Conclusions:

Study I: The study provided physicians with a representative evaluation of the rate of reoperations after different surgical procedures for UI. The observation that TOT was associated with a significantly higher risk of reoperation than TVT is novel in the literature and has important implications for both surgeons and patients when they consider surgical options for UI. Study II: The majority of women had reoperation at the same department as the primary synthetic MUS. Fewer treatment modalities were in use at low volume departments compared with high volume departments. It seems appropriate in the absence of evidence for the best treatment after failed synthetic MUSs, that women are referred to highly specialized departments for diagnosing and treatment. Study III: This national population-based cohort study represented cure among women who had UIT in an everyday life setting. Results seemed to be in the lower end of the spectrum compared to the literature. A learning curve for UIT indicated that the treatment should be restricted to fewer hands to improve the surgical education and consequently be a success for women with UIT. The severity of UI was a strong predictor for a lower degree of cure. Similarly, the use of antimuscarinic drug preoperatively decreased the likelihood of cure indicating that women with severe MUI or UUI also have less chance of cure.

Authors+Show Affiliations

margrethefoss@hotmail.com.

Pub Type(s)

Journal Article
Review

Language

eng

PubMed ID

29393041

Citation

Hansen, Margrethe Foss. "Surgical Treatment for Urinary Incontinence in Women - Danish Nationwide Cohort Studies ." Danish Medical Journal, vol. 65, no. 2, 2018.
Hansen MF. Surgical treatment for urinary incontinence in women - Danish nationwide cohort studies . Dan Med J. 2018;65(2).
Hansen, M. F. (2018). Surgical treatment for urinary incontinence in women - Danish nationwide cohort studies . Danish Medical Journal, 65(2).
Hansen MF. Surgical Treatment for Urinary Incontinence in Women - Danish Nationwide Cohort Studies. Dan Med J. 2018;65(2) PubMed PMID: 29393041.
* Article titles in AMA citation format should be in sentence-case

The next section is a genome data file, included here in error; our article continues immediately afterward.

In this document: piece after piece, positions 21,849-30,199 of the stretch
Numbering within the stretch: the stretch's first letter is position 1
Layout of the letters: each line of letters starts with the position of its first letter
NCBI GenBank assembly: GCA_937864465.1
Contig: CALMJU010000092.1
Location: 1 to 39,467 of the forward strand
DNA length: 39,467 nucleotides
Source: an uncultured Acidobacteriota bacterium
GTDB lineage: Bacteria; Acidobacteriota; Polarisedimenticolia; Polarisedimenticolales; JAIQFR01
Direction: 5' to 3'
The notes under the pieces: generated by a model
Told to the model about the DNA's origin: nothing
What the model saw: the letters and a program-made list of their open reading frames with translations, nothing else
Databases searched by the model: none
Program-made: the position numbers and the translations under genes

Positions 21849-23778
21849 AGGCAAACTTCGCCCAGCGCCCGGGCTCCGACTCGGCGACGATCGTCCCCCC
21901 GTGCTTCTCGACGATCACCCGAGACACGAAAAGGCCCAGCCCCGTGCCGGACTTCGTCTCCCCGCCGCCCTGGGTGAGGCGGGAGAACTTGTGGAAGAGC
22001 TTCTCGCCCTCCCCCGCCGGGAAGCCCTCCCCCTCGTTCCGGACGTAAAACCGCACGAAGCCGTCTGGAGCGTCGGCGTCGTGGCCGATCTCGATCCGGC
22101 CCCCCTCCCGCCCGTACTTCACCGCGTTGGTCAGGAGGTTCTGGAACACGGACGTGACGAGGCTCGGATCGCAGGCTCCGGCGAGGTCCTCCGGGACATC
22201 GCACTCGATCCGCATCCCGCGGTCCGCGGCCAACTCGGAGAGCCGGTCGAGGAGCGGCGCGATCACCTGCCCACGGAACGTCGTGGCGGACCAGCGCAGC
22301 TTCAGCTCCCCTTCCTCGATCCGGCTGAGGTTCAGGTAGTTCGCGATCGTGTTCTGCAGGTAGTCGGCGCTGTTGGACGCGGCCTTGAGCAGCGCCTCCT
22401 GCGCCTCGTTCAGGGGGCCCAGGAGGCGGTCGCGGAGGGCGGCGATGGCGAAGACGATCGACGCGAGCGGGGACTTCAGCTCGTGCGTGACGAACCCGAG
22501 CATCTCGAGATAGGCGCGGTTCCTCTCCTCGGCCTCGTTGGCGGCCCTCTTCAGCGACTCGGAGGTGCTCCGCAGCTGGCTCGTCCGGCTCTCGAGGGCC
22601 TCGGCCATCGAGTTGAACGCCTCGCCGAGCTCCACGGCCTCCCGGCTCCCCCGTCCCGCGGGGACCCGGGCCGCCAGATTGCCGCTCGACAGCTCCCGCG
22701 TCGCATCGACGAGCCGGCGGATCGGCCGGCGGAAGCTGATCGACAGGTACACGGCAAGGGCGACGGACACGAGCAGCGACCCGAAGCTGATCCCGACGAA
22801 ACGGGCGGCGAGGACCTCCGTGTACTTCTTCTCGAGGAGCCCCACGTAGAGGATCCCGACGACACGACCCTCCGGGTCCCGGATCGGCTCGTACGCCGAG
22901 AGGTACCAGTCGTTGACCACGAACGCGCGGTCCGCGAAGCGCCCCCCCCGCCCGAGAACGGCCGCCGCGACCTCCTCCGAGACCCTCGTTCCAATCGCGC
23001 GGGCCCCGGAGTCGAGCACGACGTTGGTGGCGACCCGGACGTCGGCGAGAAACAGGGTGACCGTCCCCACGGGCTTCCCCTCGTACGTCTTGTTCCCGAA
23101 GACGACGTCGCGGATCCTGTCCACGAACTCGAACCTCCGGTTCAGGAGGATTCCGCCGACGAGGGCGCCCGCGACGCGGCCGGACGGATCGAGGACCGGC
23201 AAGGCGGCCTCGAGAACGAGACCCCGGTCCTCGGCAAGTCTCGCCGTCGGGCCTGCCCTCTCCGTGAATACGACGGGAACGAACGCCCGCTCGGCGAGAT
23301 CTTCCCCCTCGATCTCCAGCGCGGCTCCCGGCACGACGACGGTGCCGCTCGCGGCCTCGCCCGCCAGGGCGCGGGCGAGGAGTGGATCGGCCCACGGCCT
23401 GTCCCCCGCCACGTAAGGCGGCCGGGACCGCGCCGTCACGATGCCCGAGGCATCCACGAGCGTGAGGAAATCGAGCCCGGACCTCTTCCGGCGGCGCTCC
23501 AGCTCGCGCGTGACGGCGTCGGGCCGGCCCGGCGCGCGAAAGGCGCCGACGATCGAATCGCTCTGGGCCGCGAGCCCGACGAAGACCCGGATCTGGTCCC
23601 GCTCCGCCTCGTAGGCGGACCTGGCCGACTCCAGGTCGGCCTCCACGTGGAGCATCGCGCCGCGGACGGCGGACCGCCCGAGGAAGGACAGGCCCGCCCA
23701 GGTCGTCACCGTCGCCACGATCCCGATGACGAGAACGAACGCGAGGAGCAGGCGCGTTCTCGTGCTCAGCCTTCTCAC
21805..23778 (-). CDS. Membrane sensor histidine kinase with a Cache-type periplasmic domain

TY - JOUR T1 - Surgical treatment for urinary incontinence in women - Danish nationwide cohort studies . A1 - Hansen,Margrethe Foss, PY - 2018/2/3/entrez PY - 2018/2/3/pubmed PY - 2018/8/14/medline JF - Danish medical journal JO - Dan Med J VL - 65 IS - 2 N2 - This PhD thesis is based on three original articles. The studies were performed at the Department of Obstetrics and Gynaecology, Herlev University Hospital and at the Center for Clinical Epidemiology, Odense University Hospital. Urinary incontinence (UI) is a frequent disorder among women, which for the individual can have physical, psychological and social consequences. The current standard of surgical treatment is the synthetic midurethral sling (MUS), which is a minimal invasive procedure. As the synthetic MUSs (TVT,TVT-O,TOT) were introduced in the late 1990s, there are only a few studies at the long-term follow-up based on nationwide populations; only a few have reported on the risk of reoperation and there is sparse evidence on which treatment should be used subsequently to failure of synthetic MUSs. Several surgical specialties have documented that department volume, surgeon volume and patient-related factors influence the quality of care. There is little knowledge regarding this in the surgical treatment for UI. The aims of the thesis were therefore: 1. To describe the five-year incidence of reoperation after different surgical procedures for UI based on a nationwide population over a ten-year period (1998-2007) and to evaluate the influence of department volume (Study I). 2. To describe the choice of repeat surgery after failed synthetic MUSs and the departmental volume for the surgical treatment at reoperation over a ten-year period (1998-2007) based on a nationwide background population (Study II). 3. To evaluate efficacy of urethral injection therapy (UIT) based on patient reported outcome measures (PROMs) and hospital contacts within 30 days for women registered in the Danish Urogynaecological Database (DugaBase) over a five-year period (2007-2011) and the influence of department volume, surgeon volume and patient-related factors (Study III). Study I: A total of 8671 women were recorded in the Danish National Patient Registry as having undergone surgical treatment for UI from 1998 through 2007. The lowest rate of reoperation within five years was observed among women who had pubovaginal slings (6%), TVT (6%) and Burch colposuspension (6%) followed TOT (9%), and miscellaneous operations (12%), while the highest observed risk was for UIT (44%). After adjustment for patient´s age, department volume and calendar effect TOT carried a 2-fold higher risk of reoperation (HR, 2.1; 95% CI, 1.5 -2.9) compared with TVT. Study II: A total of 5820 women had synthetic MUSs at baseline from 1998 through 2007 and were registered in the Danish National Patient Registry and 354 (6%) of these women had a reoperation. The first choice treatment for reoperation was a synthetic MUS and UIT was a frequent second choice. At reoperation, 289 (82%) of the women were treated at the department where they had undergone the primary synthetic MUS. Fewer treatment modalities were in usage and significantly more TOTs were implanted at low volume departments compared to high volume departments. Study III: A total of 731 women of age 18 or older with first time UITs were registered with first-time UIT in the DugaBase from 2007 through 2011. Logistic regression was used to predict the odds of success pertaining to department volume, surgeon volume and patient-related factors on the Incontinence Questionnaire-Short Form (ICIQ-SF) (frequency of UI, amount of leakage and impact of UI on daily life) and the rate of 30-day hospital contacts. We applied the definition of "cure" as set out by the steering committee of the DugaBase where a satisfactory result is leakage once a week or less, often or never based on the frequency score and similarly "no leakage at all" based on the frequency score as answering never to leakage. Among the 252 women who pre- and postoperatively had answered both questionnaires, 75 (29.8%) were cured and 23 (9.1%) achieved no leakage at all at three months follow-up. There was a statistically significant improvement on all three scores of the ICIQ-SF. The mean total ICIQ-SF score was 16.0 (SD 3.8) and after injection at three months follow-up 10.6 (SD 6.2) (p < 0.001). UIT was performed at 16 departments, of which four high volume departments performed 547 of 814 UITs (67.2%). The risk of hospital contacts was lower for women treated at a high volume department (adjusted OR 0.27; 95% CI 0.09-0.76). Women treated by a high volume surgeon (> 75 UITs during the career as a surgeon) had a higher chance of cure on the frequency score than the low volume surgeon (≤ 25 UITs) (adjusted OR 4.51; 95% CI, 1.21-16.82) and a lower risk of 30-day hospital contacts (adjusted OR 0.35; 95% CI, 0.16-0.79). Women with severe UI had less likelihood of cure in all ICIQ-SF scores. A preoperative use of antimuscarinic drugs lowered the chance of cure on the frequency (adjusted OR 0.14; 95%, CI 0.04-0.41) and the amount score (adjusted OR 0.33; 95%, CI 0.13-0.82). Conclusions: Study I: The study provided physicians with a representative evaluation of the rate of reoperations after different surgical procedures for UI. The observation that TOT was associated with a significantly higher risk of reoperation than TVT is novel in the literature and has important implications for both surgeons and patients when they consider surgical options for UI. Study II: The majority of women had reoperation at the same department as the primary synthetic MUS. Fewer treatment modalities were in use at low volume departments compared with high volume departments. It seems appropriate in the absence of evidence for the best treatment after failed synthetic MUSs, that women are referred to highly specialized departments for diagnosing and treatment. Study III: This national population-based cohort study represented cure among women who had UIT in an everyday life setting. Results seemed to be in the lower end of the spectrum compared to the literature. A learning curve for UIT indicated that the treatment should be restricted to fewer hands to improve the surgical education and consequently be a success for women with UIT. The severity of UI was a strong predictor for a lower degree of cure. Similarly, the use of antimuscarinic drug preoperatively decreased the likelihood of cure indicating that women with severe MUI or UUI also have less chance of cure. SN - 2245-1919 UR - https://www.unboundmedicine.com/medline/citation/29393041/Surgical_treatment_for_urinary_incontinence_in_women___Danish_nationwide_cohort_studies__ L2 - http://ugeskriftet.dk/dmj/B5447 DB - PRIME DP - Unbound Medicine ER -